The intention of the representation of the categories of media (Laurillard, 2002) — The Media Wheel — is to develop one straightforward instrument for teachers to examine what kind of learning experience they offer their students and how they can combine or implement tools for different teaching and learning activities. This is to support student learning and, in a longer perspective, scaffold students when achieving their intended learning outcomes.

For educational developers, The Media Wheel could be used as a tool to give an overview or demonstration of the possibilities and limitations of a technology, and/or combinations of social software; an overview of the interaction, communication or collaborations within a course; or as a first step in planning a course. However, The Media Wheel does not take all aspects of the learning process into consideration. Laurillard’s conversational framework (2002) is a more elaborate representation of interaction between teachers, students and their peers. An important part of her framework is how learning takes place through the iteration of communication between teacher, students, and peers, and how the students adapt their actions with their understanding of the concept and how, after feedback, they reflect upon their actions. The framework is not a theory of learning, but a representation that could be used to illustrate the different aspects of theories of learning, such as instructionism, constructionism, or socio-cultural learning (Laurillard, 2009).

From our own perspective we find The Media Wheel useful since it enhances the quality of our own diverse practise. So far, we do not have any scientific underpinnings on teachers’ experiences, understanding, and feelings from the usage of The Media Wheel in their own teaching and planning, but, nevertheless, we belive to have captured their spontaneous reactions.

These can be summarised as “useful and workable,” since teachers expressed that The Media Wheel helped them to increase their vocabulary and know-how when it comes to teaching and learning activities, as well as media forms online. It helped them to balance their teaching online (or in a blended setting) and to move from a one-way instructivist student learning approach to a more active student learning approach. They also expressed notions of increasing their repertoire to constructively align learning outcomes, learning activities, and examinations (Biggs & Tang, 2007). One of the comments in the evaluation of our breakout session at the NMC Summer Conference expresses what we feel is an important reflection when mapping their own practice with the help of The Media Wheel:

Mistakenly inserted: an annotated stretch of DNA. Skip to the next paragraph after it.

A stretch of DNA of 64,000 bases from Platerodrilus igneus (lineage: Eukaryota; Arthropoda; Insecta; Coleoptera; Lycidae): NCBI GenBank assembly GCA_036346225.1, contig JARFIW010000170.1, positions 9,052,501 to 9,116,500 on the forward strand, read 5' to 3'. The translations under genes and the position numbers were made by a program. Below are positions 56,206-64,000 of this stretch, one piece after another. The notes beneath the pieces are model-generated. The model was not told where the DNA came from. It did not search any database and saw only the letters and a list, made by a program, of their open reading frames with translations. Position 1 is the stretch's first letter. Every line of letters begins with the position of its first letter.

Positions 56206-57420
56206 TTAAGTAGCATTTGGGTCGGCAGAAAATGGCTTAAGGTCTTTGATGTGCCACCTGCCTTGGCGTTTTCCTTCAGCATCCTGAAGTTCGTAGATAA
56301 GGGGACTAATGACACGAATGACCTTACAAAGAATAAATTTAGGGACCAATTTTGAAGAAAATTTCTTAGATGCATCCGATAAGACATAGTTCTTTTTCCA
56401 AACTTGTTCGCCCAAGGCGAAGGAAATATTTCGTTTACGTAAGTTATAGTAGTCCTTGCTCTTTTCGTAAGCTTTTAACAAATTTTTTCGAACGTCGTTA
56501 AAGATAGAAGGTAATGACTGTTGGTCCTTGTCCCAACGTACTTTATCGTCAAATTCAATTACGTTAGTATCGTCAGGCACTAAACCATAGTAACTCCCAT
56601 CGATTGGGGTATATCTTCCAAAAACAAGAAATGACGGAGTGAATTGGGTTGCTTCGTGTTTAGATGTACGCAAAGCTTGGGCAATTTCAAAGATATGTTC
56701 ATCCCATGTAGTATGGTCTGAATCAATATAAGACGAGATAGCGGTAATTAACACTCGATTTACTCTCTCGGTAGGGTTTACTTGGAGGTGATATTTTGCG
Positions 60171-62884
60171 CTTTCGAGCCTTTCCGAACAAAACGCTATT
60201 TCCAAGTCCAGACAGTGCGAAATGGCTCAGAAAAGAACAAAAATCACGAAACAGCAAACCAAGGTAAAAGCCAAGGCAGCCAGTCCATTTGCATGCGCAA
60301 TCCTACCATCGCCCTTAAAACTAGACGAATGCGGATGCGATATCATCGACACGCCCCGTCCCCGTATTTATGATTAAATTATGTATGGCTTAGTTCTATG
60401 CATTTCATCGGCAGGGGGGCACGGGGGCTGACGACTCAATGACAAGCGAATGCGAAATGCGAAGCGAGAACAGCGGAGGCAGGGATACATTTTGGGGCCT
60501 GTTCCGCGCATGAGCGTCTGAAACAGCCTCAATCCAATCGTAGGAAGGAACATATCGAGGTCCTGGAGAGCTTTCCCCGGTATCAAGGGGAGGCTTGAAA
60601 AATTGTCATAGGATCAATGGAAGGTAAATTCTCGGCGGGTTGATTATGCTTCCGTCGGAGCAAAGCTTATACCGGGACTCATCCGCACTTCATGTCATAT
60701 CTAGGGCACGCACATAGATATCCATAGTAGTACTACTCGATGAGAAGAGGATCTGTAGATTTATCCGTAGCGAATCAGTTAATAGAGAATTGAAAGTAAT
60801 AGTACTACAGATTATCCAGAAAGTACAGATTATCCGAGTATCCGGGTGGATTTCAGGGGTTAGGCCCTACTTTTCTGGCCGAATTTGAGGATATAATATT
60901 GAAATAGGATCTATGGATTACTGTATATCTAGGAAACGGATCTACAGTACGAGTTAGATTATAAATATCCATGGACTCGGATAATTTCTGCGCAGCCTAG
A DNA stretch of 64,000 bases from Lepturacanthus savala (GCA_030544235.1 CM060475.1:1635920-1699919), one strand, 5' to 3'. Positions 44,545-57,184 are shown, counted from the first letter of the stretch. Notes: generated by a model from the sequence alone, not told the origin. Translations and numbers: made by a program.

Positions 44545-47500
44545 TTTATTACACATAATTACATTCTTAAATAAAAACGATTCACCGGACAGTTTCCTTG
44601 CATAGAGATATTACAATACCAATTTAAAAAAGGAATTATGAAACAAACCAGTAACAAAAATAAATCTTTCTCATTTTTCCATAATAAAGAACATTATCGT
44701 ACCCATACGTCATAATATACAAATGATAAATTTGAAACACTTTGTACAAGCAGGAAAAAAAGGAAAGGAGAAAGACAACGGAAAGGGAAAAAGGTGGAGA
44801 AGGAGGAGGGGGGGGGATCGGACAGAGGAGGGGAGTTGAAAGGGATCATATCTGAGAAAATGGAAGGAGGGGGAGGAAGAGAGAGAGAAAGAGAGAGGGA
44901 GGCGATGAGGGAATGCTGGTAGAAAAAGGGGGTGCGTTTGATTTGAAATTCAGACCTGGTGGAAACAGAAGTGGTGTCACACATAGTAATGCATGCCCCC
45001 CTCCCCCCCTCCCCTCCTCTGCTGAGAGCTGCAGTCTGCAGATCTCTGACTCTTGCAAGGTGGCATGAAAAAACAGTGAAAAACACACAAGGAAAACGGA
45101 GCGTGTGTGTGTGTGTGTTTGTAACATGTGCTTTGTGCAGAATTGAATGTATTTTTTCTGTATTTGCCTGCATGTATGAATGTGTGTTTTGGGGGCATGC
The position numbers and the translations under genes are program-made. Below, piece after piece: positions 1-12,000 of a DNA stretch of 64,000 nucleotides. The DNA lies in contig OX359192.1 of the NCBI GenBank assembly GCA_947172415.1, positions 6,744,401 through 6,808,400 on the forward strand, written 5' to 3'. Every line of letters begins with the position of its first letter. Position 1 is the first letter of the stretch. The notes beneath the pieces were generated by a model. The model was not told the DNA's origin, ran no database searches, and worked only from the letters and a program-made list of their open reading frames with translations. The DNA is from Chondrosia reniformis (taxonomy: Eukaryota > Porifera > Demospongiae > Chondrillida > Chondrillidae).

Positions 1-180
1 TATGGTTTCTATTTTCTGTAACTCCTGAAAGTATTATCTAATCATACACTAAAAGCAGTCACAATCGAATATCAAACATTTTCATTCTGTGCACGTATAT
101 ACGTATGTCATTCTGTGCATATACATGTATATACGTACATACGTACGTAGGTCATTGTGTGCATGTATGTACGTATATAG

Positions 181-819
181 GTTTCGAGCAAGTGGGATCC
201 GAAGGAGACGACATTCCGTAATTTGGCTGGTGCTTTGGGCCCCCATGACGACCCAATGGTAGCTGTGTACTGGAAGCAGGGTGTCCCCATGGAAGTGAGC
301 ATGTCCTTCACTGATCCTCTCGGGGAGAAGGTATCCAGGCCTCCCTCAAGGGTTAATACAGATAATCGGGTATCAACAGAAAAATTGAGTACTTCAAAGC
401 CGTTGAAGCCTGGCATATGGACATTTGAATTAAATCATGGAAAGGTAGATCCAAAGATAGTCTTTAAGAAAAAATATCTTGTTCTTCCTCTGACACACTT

“…it helps me to think about the links between what we want our students to be able to do, the challenges we face when developing these skills and the kinds of things different digital media are good at doing.”

In conclusion, we will strive to develop The Media Wheel further in dialogue and collaboration with teachers and collegues. The ultimate objective is to ensure on a continuous basis – again inspired by Laurillard (2009) – that pedagogy exploits and challenges technology.


Alexander, B. (2006) Web 2.0: A New Wave of Innovation for Teaching and Learning? EDUCAUSE Review, vol. 41, no. 2: 32–44.

Antman, L., Larson, L. and Pilesjö, P. (2007). Diversity meets flexibility at a distance: Experienced affordances for learning. Accepted for the EARLI 2007 conference in Budapest, Hungary (Referee. Also published as paper no 3 in Learning Lund Report no 3

Biggs, J. B. and Tang, C. (2007). Teaching for quality learning at university. Open University Press/Mc Graw-Hill Education.

Boud, D. (2004) Control, influence and beyond: Logics of learning networks. Networks Learning Conference, University of Lancaster.

Collis, B & Moonen, J. (2002). Flexible Learning in a Digital World. Open Learning, Vol 17, No. 3.

Conole, G. and Fill, K. (2005). A learning design toolkit to create pedagogically effective learning activities Journal of Interactive Media in Education, 2005(08).

Kreber, C. (2002). Teaching excellence, teaching expertise, and the scholarship of teaching Innovative Higher Educ. 27:5-23.

Larson, L., Antman.L, Pilesjö, P., Mårtensson, U. (2006). Experiences from the LUMA-GIS eLearning master’s program: Student perspective and pedagogic models. Accepted for the Fifth European GIS Education Seminar, Krakow, Poland

Larson, L. (2008). Networked Learning in a Flexible Fully Internet-based International Masters´ Course. – Possibilities and Limits. Accepted for the Networked Learning Conference 2008 in Thessaloniki, Greece. Also published as paper no 3 in Learning Lund Report no 2.

Laurillard, D. (2002). Rethinking university teaching : a conversational framework for the effective use of learning technologies (2nd ed.): RoutledgeFalmer.

Laurillard, D. (2009). The pedagogical challenges to collaborative technologies. International Journal of Computer-Supported Collaborative Learning, 4 (1), 5-20.

Ljungqvist & Hedberg (2008) Designing learning environments for heterogeneous groups in Second Life, presented at SLEDCC08, Second Life (abstract: http://sledcc.wikispaces.com/SLEDcc+in+Second+Life)

Shirky, Clay (2003). Social software and the politics of groups. Available at http://www.shirky.com/writings/group_politics.html